November was Amtrak’s biggest month ever: 778,000 riders and $61 million revenues

November was Amtrak’s biggest month ever: 778,000 riders and $61 million revenues

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The nation’s passenger railroad company is carrying more passengers than ever. Amtrak said November’s $204.7 million cash haul was the biggest in the quasi-governmental company’s history. Thanksgiving week was the month’s busiest, with 777,897 riders who paid $61 million for their tickets. An Amtrak press release boasts about the railroad’s amenities such as free wi-fi, plenty of legroom and no middle seat which, taken together, was a not-so-subtle dig against its chief competitor, the airline industry. Amtrak could have also mentioned it doesn’t have long security waiting lines and body searches, but that might have been a dig too far.

Lawsuit tackles Arkansas campus speech policy
Turning Point USA, a student organization, filed a lawsuit that challenges the constitutionality of a “free speech zone” that occupies only 1% of the Jonesville campus of Arkansas State University. Alliance Defending Freedom, a provider of pro bono legal services, said the decision to sue came after an administrator stopped students who were distributing literature from a table outside the student union. In addition to restricting First Amendment-protected speech, ADF said the school also requires students to obtain prior permission to use the speech zone.

Denver ordinance tramples First Amendment
Acting on behalf of the Colorado Union of Taxpayers Foundation, the Goldwater Institute filed a lawsuit in a state court to overturn a Denver ordinance that requires non-profit organizations to disclose their donors—including their occupations and employers—if they spend $500 in a year to promote or defeat a ballot measure. The suit cites the U.S. Supreme Court’s 1958 decision in NAACP v. Alabama holding that a law requiring an organization to disclose its members was a violation of the First Amendment’s right of association.

Court orders new trial for Pennsylvania ballot law
The U.S. 3rd Circuit Court of Appeals vacated a district judge’s decision and ordered a new trial in a case brought by three minor political parties to contest a Pennsylvania ballot access law. The political organizations—the Constitution Party of Pennsylvania, the Green Party of Pennsylvania, and the Libertarian Party of Pennsylvania—challenged the state’s petition-gathering requirements that require minor parties to collect 250% more signatures than required of the state’s Democratic and Republican parties. The district judge adopted a recommendation from the Commonwealth without any fact-finding or explanation, the appeals court said.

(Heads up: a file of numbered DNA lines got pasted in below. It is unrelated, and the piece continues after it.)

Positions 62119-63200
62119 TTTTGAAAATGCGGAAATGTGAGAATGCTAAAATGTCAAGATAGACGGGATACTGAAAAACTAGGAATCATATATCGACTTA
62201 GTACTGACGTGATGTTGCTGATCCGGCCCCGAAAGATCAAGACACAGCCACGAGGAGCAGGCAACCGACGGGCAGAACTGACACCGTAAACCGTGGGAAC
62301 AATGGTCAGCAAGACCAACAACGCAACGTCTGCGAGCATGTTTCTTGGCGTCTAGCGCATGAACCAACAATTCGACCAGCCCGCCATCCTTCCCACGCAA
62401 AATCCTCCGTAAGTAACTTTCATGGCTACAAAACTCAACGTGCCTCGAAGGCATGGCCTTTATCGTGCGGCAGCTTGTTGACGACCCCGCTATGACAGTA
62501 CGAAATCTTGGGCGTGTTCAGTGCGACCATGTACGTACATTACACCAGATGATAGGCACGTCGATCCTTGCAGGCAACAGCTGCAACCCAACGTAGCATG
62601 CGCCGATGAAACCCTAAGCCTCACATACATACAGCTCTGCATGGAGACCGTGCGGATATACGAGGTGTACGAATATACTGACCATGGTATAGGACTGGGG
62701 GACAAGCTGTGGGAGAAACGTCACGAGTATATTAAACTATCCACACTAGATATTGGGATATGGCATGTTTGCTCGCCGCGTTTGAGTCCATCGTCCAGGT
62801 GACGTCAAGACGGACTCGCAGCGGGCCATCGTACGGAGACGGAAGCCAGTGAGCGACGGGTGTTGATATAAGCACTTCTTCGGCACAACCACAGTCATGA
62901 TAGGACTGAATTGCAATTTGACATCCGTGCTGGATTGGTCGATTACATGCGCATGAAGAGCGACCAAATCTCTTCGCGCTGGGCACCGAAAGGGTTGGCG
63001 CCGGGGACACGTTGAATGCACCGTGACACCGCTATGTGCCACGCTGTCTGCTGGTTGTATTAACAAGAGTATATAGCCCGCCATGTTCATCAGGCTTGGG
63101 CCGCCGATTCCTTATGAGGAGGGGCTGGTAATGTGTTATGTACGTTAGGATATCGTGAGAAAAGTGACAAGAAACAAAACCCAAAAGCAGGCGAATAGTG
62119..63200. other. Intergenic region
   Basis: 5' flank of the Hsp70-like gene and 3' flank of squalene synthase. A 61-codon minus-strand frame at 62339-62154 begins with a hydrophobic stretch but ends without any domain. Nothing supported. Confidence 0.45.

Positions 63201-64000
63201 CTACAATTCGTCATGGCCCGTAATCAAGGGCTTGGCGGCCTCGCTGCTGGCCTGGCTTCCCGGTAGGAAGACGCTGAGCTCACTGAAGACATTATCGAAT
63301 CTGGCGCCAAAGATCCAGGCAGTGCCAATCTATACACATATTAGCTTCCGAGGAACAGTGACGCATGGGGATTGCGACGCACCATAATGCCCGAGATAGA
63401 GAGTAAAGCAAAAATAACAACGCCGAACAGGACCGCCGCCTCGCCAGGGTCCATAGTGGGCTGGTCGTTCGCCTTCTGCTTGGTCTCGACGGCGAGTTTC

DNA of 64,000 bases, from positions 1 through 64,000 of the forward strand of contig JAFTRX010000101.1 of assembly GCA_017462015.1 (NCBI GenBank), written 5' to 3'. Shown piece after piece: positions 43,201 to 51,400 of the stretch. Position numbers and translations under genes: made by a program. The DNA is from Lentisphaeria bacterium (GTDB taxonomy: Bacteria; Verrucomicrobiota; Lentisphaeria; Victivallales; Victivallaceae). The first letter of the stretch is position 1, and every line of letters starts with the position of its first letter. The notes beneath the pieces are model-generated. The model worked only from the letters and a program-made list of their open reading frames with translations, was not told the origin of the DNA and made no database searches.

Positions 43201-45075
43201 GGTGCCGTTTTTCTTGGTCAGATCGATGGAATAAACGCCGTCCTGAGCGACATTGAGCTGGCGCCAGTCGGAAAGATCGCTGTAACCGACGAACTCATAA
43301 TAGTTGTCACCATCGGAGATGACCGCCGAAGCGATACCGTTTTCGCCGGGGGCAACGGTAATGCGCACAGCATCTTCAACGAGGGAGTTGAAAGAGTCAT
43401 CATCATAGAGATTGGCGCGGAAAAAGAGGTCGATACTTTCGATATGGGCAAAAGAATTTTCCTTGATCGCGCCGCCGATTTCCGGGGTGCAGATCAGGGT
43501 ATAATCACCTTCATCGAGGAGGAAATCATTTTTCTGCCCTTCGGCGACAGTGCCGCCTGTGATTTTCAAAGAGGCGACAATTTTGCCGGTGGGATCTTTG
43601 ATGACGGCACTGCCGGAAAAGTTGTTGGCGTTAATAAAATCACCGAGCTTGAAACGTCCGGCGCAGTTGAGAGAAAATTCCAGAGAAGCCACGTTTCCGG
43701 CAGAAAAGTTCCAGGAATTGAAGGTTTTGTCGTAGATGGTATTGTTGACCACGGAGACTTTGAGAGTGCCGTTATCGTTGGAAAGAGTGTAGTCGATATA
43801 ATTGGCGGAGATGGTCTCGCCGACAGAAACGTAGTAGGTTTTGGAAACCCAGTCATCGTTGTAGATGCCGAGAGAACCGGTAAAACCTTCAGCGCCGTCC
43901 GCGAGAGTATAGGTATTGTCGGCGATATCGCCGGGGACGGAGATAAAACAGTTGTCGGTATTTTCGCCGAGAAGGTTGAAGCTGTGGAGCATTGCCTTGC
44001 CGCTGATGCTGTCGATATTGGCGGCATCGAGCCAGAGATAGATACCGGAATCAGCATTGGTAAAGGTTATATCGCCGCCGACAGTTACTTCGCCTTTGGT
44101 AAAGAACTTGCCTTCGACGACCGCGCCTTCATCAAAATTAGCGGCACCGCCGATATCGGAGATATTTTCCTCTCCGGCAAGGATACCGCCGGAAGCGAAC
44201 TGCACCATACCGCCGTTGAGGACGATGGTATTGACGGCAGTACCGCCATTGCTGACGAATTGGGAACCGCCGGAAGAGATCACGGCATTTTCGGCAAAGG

Robocaller shares liability for consumer fraud
A company that placed thousands of robocalls for a customer that was engaged in consumer fraud can be held liable for violating the Federal Trade Commission’s regulations, the U.S. 11th Circuit Court of Appeals ruled. Thus, Universal Processing Services of Wisconsin LLC, the company which placed the calls for Treasure Your Success, could be fined and ordered to pay restitution to consumers who paid $600 to $1,000 to have their credit card interest rates reduced. TYS, the appeals court noted, didn’t have the ability to make good on its promises, but it managed to amass over $2.5 million from the fraud.

No sanctuary for four New York criminal aliens
U.S. Immigration and Customs Enforcement arrested four illegal criminal aliens despite the New York Police Department’s refusal to alert ICE when they were released from the city’s custody. ICE submitted detainer requests for the four, but NYPD is a “sanctuary city” that refuses to cooperate with federal immigration law agents. Among those arrested were a 45-year-old Dominican citizen who was convicted for selling drugs on school grounds, ICE said.

Nevada cardiologist arrest for health care fraud
Dr. Devendra Patel, 58, a cardiologist in Elko, Nev., was arrested and charged with over-prescribing opioid medications such as fentanyl and oxycodone, and submitting false billings to Medicare and Medicaid for health care services he did not provide, the Department of Justice said. According to a 36-count indictment, Patel performed EKGs on his patients so he could bill the federal health care programs for nuclear stress tests that he did not administer.

Cost-of-living increased in November
The Bureau of Labor Statistics calculated a 0.4% increase in the Consumer Price Index in November, citing rising gasoline prices for most of it. The CPI rose 2.2% over the past 12 months, the BLS said. In November, gasoline prices rose 7.3%, accounting for about three-fourths of the month’s CPI increase.

Rip ‘n Read is a daily compilation of press releases found on hundreds of websites that are maintained by the federal government, think tanks, watchdog groups and national advocacy organizations. Press releases selected for this feature are, in the opinion of the editor, exceptionally newsworthy, interesting or just plain curious.

The press releases and documents linked to this report were posted on their websites on Wednesday, December 13

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